Homo sapiens and Neanderthals: what’s the difference?

Homo neanderthalensis and Homo sapiens are two of the most prominent species to feature in the recent stages of human evolution. The former is known to most people as Neanderthal, while the other, Homo sapiens, means ‘wise person’ in the Latin language, and it is the only extant human species known to scientists. As for Neanderthals, they were the closest relatives of modern-day humans.

But there are remarkable differences between the Neanderthals. These differences result from ethological, biological, linguistic, anthropological, and a variety of other factors. However, before these differences are discussed in detail, it must be stated that the principal distinguishing factor between the two is that the Neanderthals were primarily sourcing for their food by hunting and gathering. At the same time, the Homo sapiens chose a more stable way of life by producing the food they ate from the domestication of animals and agriculture.

It is also important to point out that Homo sapiens idaltu and Homo sapiens are the two subspecies of Homo sapiens. The modern human that belongs to our generation is the Homo sapiens sapiens, which infers that the one is an extinct subspecies.

Specific differences between Neanderthals and Homo sapiens include the following:

Physical Appearance

If you happen to stumble upon a Neanderthal today, one of the first things that will strike you as being very remarkable is that the creature is shorter than the typical human. These hominins cousins of ours were a lot thicker and much shorter than we, so do not try to enter into an arm-wrestling bout with them even if you may outrun them.

Another significant difference in the physical characteristic is the way their nostrils are shaped. They are massive, and the nose is flaring with a prominent and broad shape. The exciting thing here is that there is an excellent explanation for it. Some who have studied these differences believe that the shape of the nose was a form of adaption that allowed them to breathe cold air easily and blend perfectly with Europe’s climatic conditions. The nose was not the only part of the body that had remarkable differences. The Neanderthals also possessed brows that protruded, and this was in addition to the chins with considerable weakness. But it appears that they had much more developed jaws than our own.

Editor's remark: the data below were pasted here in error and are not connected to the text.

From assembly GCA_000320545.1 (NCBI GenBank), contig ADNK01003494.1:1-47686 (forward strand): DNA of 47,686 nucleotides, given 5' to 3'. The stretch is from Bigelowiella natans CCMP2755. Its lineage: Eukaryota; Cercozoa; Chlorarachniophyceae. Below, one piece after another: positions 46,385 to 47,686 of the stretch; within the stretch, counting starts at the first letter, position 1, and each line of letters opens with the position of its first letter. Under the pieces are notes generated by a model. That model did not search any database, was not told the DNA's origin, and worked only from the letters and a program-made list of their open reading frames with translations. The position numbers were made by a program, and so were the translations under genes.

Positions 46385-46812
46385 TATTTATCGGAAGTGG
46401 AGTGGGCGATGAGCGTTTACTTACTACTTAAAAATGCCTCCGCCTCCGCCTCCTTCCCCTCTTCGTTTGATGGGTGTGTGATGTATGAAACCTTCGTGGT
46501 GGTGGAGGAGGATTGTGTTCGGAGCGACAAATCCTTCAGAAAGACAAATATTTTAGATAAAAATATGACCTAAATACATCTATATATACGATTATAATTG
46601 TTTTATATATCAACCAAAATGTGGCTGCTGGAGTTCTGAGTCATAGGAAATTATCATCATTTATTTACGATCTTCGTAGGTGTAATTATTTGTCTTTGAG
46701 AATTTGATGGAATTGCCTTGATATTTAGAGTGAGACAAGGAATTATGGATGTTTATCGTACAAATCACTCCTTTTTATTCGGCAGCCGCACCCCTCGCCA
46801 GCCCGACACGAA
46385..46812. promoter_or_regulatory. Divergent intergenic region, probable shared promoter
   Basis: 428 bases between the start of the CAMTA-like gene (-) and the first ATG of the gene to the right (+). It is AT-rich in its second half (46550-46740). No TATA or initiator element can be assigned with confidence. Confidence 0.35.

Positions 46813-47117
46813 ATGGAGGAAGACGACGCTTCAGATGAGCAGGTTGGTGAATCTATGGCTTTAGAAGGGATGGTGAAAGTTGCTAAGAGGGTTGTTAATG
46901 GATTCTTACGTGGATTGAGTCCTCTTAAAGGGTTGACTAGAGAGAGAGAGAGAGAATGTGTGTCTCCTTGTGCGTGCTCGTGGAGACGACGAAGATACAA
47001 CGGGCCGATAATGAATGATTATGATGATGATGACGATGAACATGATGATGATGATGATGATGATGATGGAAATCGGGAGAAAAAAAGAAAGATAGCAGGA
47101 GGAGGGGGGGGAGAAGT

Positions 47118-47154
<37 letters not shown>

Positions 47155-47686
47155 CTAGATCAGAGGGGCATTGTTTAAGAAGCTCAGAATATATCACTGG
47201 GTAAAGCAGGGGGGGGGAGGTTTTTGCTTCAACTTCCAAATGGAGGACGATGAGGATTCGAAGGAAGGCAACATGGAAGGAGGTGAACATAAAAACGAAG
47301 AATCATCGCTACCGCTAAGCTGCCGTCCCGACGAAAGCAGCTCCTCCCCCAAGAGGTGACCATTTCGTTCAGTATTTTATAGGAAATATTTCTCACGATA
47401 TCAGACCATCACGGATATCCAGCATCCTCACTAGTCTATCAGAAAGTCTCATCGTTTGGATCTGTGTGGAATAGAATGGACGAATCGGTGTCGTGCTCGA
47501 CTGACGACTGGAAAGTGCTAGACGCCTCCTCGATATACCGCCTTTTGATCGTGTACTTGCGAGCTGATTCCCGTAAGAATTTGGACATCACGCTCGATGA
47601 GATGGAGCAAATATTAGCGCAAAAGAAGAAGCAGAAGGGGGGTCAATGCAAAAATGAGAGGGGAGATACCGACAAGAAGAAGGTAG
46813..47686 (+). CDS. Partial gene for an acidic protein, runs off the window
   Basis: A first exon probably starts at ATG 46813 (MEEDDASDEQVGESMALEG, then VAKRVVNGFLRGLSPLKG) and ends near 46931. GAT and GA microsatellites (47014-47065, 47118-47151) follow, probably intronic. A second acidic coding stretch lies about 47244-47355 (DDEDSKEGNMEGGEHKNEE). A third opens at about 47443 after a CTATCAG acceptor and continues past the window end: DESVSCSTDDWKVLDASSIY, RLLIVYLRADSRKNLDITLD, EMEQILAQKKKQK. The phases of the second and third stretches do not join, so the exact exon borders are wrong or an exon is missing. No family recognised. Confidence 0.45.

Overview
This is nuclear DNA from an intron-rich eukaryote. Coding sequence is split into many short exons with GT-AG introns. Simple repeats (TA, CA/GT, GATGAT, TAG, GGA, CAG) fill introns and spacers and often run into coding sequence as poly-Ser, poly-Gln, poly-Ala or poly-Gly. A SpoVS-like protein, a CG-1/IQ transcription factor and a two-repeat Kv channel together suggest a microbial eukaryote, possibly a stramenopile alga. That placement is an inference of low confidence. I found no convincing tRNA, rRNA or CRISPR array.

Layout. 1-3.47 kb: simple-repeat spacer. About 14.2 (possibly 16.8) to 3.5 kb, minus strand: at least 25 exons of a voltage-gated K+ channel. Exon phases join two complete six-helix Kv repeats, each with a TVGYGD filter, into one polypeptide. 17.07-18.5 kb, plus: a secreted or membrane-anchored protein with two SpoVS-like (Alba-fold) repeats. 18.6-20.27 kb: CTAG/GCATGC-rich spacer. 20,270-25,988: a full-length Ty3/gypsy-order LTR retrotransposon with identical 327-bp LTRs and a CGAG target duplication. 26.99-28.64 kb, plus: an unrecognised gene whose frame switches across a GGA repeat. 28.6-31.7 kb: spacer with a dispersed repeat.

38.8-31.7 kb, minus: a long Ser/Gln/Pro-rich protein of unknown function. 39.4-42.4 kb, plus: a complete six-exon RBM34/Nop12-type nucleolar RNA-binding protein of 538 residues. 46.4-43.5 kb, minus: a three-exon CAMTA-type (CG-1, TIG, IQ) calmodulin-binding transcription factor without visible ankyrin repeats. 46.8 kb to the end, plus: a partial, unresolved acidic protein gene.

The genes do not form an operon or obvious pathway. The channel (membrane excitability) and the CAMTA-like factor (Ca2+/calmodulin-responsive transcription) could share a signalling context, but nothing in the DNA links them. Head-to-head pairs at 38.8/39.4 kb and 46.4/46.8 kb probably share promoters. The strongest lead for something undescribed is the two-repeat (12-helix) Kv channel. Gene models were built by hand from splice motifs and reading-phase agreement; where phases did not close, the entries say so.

Brain Volume

You cannot notice this difference from the physical appearance, unlike the body’s nose shape and height. There is a remarkable difference between the brain volumes of the Neanderthals and modern-day humans, which is apparent from the volume of the skulls. It is possible that they had brains that were significantly bigger than our own. However, it is not sure if that had any significant impact on their cognitive functions.

What is known is that Neanderthals did not establish aggressive and warmongering societies like human beings. They had bulkier bodies, small foreheads, and expansive bones. Their numbers shrunk so much that by around 40,000 years ago, they were all gone. But it must be pointed out quickly that their disappearance came after they had existed for one million years – much longer than we modern-day humans.

Energy Expenditure

Another main difference between the two was the use of consumption and expenditure of energy. Scientists think that the Neanderthals needed an additional 600 to 700 calories per day compared with the modern human. It is believed that this was to provide energy for their stockier and more resilient bodies. This explains why they bloomed during abundance and suffered immensely during famines. Human beings are a lot more efficient with energy when compared with Neanderthals. This also explains why and how our species were able to outcompete them even with the interbreeding.

Genetics Shed More Light

Apart from the physical differences, it can be said that there were not more extensive differences that separated modern human beings from the Neanderthals. This was gleaned from their genome following the full sequencing back in 2010. It was discovered that these hominins shared as much as 99.7% of their genetic composition with us, which means that they were almost humans like us. Studies are still ongoing in this aspect, so it is believed that more revelations will be made as science continues its relentless pursuit of knowledge.

It is also confirmed that interbreeding occurs between the two and explains some quantity of Neanderthal DNA in our genomes. Scientists have been able to gain a better understanding of the functions of these genes. They also shed more light on the behavioral patterns of the Neanderthals. A good illustration is concerning the genes from the Neanderthals, which show how our immune systems combat microorganisms. The same study explains how we utilize the protein known as keratin and even how we use the olfactory organ.

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